Why Jeremy Hermida is like David Ortiz

Posted May 19, 2010 by searchingforfishman
Categories: Uncategorized

On the face of it, comparing Hermida, a fourth outfielder with 61 career home runs, to a borderline Hall of Famer is outrageous. But a point of similarity can be found in how each player was a high-upside talent brought in by Boston to fill out their bench.  When Ortiz was signed by Boston to a one-year deal in 2003, he had a paltry 50 home runs to his name. While recognizing that Ortiz possessed prodigious talent, the team’s success was hardly staked to the underachieving slugger realizing his potential. As it turns out, David Ortiz blossomed into Big Papi, and a free agent signing that was barely news turned out to be of the best moves of the past decade.

It is highly unlikely that Jeremy Hermida will ever come close to matching Ortiz in his prime. But the trade of two fringe minor leaguers for Hermida, a former blue-chip prospect with Marlins, illustrates Boston’s intelligent approach to roster construction. Their core group of players is replete with established stars; their bench is filled out with players with star potential. To contribute to the team, all that is required of Boston’s backups is a level of player below what they are capable of. Anything above that, as they say, is gravy.

Boston’s habit of signing of acquiring low-risk, high-reward bench players contrasts with the Yankee’s theory of roster management, which values declining veterans and AAAA subs destined for a career on the bench.  Even if Hermida never cracks more than 20 home runs in a season, he’s still equal to the player that Randy Winn and Marcus Thames are now (and, it can argued, ever were).  And it’s definitely worth a few million for Boston to find out if he’s more than that.

The Cervelli problem

Posted May 15, 2010 by searchingforfishman
Categories: Uncategorized

We love home grown kids as much as the next blogger, but here at SMF  we take no satisfaction in Francisco Cervelli’s awesome start to 2010. Don’t be fooled by his gaudy numbers: Cervelli is as futile at the plate as he is awesome behind it.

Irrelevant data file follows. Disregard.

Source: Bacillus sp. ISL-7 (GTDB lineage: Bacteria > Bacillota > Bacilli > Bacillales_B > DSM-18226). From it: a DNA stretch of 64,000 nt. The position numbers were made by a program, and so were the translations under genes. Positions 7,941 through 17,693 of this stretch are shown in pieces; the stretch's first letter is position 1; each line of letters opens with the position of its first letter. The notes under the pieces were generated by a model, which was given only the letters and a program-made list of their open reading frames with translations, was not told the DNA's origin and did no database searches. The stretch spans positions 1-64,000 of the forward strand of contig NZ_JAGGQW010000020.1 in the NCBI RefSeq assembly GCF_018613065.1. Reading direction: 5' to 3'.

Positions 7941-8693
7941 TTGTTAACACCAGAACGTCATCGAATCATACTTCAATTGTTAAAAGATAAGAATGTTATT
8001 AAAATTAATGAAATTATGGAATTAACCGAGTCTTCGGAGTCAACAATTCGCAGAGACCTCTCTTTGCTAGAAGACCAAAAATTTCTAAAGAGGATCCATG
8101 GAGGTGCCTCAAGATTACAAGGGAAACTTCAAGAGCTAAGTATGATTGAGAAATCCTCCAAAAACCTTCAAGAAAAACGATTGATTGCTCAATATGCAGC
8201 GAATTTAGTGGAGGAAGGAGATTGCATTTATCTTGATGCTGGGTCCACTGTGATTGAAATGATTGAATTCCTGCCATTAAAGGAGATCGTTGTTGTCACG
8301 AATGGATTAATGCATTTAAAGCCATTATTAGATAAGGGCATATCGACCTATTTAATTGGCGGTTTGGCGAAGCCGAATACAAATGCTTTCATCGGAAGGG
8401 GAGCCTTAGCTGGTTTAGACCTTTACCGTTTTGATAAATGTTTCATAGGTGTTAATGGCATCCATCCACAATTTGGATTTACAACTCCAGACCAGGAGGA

The Venezuelan with a double layered helmet has never hit well enough at any level to justify regular playing time. But in Yankeeland praise is easy to earn for likeable farmhands unburdened by the weight of expectations.  We may be unduly harsh on high-priced free agents, but all that replaceable types like Andy Phillips have to do is smile during interviews to remain in the team’s (and media’s) good graces.

In short, we seem stuck with Cervelli for the long-term future. That wouldn’t be a bad thing if he were consigned to back up duty. But now that our 38-year old starting catcher can be slotted into a newly vacated DH slot, our low-ceiling backup may be pressed into regular service.

You’d hope that the Yankees wouldn’t be satisfied with a regular in their lineup who sported a sub .750 OPS in the minors. But a few more weeks of anomalous production could lead the brass to wrongly conclude that Cervelli is fit for the job. The sooner he falls back to earth, the better the chances are that a move will be made.

What isn’t newsworthy

Posted May 11, 2010 by searchingforfishman
Categories: Uncategorized

Johnny Damon homered last night, scripting a memorable reunion with his old club. It lacks the human interest angle, but it’d be a nice if an enterprising reporter took a look at Sergio Mitre, the mediocre right hander whose offering Damon clubbed into the right field seats. Specifically, we’d like to know about the dirt Mitre is using to blackmail Joe Girardi, whose attachment to pitcher only makes sense in a criminal context.

Mitre hasn’t been awful this year, but, if his 376 career innings are any indicator, we can expect a regression to levels that would make him suitable for mop up duty on the Pirates or Royals. The Red Sox or Rays have the depth to ensure that no starts are wasted on quadruple A pitchers, regardless of injuries. We’d have thought that with all their resources the Yankees could also have achieved this modest accomplishment.

Alex Rodriguez can’t win

Posted May 10, 2010 by searchingforfishman
Categories: Uncategorized

Alex Rodriguez never seems to catch a break. Fresh off his post-season heroics, A-Rod seemed has appeared more relaxed than ever this year, batting a comfortable .278 in the middle of a productive Yankee lineup. Having shed his reputation as poor clutch performer, the fan’s have embraced him. While the steroid revelations have tarnished his accomplishments, A-Rod is not the face of the steroid era, a dubious honor many of his former contemporaries (and an ex teammate) will be in the running for.

Last month’s spat with A’s pitcher Dallas Braden, who before yesterday had a total of 17 wins to his credit, seemed trivial by comparison to recent bugbears.  Then Braden won his 18th game, and A-Rod, inevitably, was back in the spotlight.  He’s survived far worse, but you’d understand if Alex Rodriguez is wondering if his bad karma has at last run its course.